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W3C Weekly News - 6 August 2004

From: Susan Lesch <lesch@w3.org>
Date: Fri, 6 Aug 2004 12:07:47 -0700
Message-Id: <p0611046abd3985d806ab@[]>
To: w3c-announce@w3.org

                                W3C Weekly News

                             31 July - 6 August 2004

            Join W3C:  http://www.w3.org/Consortium/Prospectus/Joining
              W3C Members:  http://www.w3.org/Consortium/Member/List

Last Call: Web Services Description Language (WSDL) 2.0

   The Web Services Description Working Group has published Last Call
   Working Drafts of the Web Services Description Language (WSDL) Version
   2.0: "Part 1: Core Language," "Part 2: Predefined Extensions" and "Part
   3: Bindings." WSDL is an XML language for describing network services.
   The drafts describe functionality, and define sequence, cardinality and
   criteria for conformant processors. Comments are welcome through 4
   October. Read about Web services.


SVG Open 2004: Tokyo, Japan 7-10 September

   SVG Open 2004, the 3rd annual conference on Scalable Vector Graphics,
   will be held 7-10 September at Keio University, Japan, on the Mita
   Campus in Tokyo. The conference schedule has courses and presentations
   and location and accommodation. Registration opens 31 August. A joint
   event, UPIMap is colocated on 7-9 September. SVG Open is your chance to
   discuss SVG development experiences, products, workflows and
   strategies. The conference language is English; translation facilities
   will be available to encourage English-Japanese communication.


Mobile Profile: SVG Tiny Version 1.2 Updated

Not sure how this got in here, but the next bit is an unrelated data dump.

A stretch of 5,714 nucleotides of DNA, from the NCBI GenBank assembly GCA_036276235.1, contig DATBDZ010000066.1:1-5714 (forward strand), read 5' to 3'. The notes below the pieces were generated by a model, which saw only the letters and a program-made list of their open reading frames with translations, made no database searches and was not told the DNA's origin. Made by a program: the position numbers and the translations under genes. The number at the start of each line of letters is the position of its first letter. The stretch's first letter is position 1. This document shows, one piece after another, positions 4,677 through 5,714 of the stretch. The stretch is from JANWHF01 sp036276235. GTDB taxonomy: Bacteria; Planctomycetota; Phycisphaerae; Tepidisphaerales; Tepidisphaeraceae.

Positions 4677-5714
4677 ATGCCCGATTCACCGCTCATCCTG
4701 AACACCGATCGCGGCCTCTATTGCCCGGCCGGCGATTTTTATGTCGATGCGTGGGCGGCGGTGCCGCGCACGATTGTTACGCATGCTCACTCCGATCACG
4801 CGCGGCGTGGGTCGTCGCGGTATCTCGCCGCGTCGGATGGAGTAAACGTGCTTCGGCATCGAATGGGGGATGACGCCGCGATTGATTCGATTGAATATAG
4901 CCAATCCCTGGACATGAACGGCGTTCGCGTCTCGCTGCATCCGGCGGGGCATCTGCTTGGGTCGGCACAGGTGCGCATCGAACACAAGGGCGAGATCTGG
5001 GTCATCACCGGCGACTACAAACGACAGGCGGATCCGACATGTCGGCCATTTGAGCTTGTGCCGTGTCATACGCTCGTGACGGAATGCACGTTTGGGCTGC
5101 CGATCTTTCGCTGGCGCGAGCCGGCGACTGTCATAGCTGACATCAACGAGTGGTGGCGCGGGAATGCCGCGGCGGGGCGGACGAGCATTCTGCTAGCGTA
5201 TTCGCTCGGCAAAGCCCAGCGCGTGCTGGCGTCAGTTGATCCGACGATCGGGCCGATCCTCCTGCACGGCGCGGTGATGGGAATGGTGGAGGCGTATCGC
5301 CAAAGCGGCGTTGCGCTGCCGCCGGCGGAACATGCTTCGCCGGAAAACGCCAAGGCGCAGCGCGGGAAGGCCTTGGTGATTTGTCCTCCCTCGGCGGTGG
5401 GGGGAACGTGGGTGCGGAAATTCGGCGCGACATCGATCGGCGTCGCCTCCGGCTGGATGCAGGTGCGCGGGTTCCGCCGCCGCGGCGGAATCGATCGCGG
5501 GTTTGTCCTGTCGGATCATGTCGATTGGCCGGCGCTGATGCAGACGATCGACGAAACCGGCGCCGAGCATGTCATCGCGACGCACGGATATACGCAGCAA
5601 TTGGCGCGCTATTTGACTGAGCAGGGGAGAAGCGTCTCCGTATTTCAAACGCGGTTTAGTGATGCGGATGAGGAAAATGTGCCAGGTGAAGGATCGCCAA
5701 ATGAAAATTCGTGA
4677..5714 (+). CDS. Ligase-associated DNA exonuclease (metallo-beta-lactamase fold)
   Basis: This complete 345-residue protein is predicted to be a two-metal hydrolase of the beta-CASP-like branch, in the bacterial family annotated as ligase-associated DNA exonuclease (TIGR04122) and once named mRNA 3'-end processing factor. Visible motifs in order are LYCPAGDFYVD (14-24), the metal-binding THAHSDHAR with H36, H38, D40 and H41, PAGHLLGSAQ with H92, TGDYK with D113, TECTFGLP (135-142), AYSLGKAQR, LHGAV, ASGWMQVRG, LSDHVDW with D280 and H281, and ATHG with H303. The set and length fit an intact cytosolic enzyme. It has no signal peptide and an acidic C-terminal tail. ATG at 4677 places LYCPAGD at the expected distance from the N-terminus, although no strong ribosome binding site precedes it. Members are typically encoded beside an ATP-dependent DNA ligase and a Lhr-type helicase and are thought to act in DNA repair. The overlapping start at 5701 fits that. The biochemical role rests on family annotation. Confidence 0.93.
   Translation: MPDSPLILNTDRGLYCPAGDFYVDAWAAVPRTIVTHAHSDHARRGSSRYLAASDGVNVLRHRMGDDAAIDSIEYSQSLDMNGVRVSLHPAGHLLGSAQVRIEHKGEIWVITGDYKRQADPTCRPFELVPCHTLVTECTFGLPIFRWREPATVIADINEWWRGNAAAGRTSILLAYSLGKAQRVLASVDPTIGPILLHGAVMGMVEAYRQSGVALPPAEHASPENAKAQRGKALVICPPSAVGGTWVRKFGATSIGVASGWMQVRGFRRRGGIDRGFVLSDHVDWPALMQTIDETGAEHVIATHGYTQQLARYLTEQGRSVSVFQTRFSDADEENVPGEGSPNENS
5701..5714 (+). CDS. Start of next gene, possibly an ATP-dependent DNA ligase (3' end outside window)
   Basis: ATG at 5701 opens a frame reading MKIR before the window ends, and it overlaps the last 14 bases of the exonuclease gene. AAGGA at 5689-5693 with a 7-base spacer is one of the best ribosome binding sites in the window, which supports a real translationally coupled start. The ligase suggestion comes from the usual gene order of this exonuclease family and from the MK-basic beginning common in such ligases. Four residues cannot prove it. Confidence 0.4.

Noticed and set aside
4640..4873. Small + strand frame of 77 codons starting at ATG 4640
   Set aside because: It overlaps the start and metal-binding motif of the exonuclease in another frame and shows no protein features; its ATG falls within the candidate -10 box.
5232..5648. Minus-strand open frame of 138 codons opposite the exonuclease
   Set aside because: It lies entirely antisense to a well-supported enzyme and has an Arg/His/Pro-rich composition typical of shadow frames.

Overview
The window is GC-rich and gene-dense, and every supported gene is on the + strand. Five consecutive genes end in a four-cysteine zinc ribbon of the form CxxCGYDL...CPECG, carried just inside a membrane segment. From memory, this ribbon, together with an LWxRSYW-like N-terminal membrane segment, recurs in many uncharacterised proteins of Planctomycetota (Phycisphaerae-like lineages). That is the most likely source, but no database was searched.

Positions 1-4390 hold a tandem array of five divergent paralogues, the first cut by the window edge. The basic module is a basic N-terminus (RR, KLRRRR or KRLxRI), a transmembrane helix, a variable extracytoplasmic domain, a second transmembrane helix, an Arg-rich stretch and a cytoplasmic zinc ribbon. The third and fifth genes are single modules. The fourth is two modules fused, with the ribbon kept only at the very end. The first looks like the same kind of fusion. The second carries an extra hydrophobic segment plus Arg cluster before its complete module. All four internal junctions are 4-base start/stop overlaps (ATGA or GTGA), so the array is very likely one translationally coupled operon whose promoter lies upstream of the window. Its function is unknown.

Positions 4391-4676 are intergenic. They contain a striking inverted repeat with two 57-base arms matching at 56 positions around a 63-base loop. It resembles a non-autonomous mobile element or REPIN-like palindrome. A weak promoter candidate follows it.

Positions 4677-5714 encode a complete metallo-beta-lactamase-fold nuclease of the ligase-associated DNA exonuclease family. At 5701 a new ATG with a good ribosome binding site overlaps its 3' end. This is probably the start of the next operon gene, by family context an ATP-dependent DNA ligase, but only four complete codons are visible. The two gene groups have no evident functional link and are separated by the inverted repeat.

The Scalable Vector Graphics (SVG) Working Group has released the
   fourth Working Draft of "Mobile SVG Profile: SVG Tiny, Version 1.2."
   The draft defines SVG Tiny 1.2, a mobile profile of SVG 1.2 suitable
   for displaying vector graphics on small devices. The Working Group
   invites comments. Visit the SVG home page.


Representing Specified Values in OWL

   The Semantic Web Best Practices and Deployment (SWBPD) Working Group
   has released the First Public Working Draft of "Representing Specified
   Values in OWL: 'value partitions' and 'value sets'." Comments are
   welcome. The draft presents methods for representing modified values
   and collections of values in the OWL Web Ontology Language. Visit the
   Semantic Web home page.


RDF Data Access Use Cases and Requirements Updated

   The RDF Data Access Working Group has released an updated Working Draft
   of "RDF Data Access Use Cases and Requirements." The draft suggests how
   an RDF query language and data access protocol could be used in the
   construction of novel, useful Semantic Web applications in areas like
   Web publishing, personal information management, transportation and
   tourism. Comments are welcome. Visit the Semantic Web home page.


Working Draft: Web Content Accessibility Guidelines 2.0

   The Web Content Accessibility Guidelines (WCAG) Working Group has
   released an updated Working Draft for "Web Content Accessibility
   Guidelines 2.0." Version 2.0 widens the range of technologies covered
   and simplifies wording. Following WCAG checkpoints makes Web content
   accessible to people with disabilities and to users of a variety of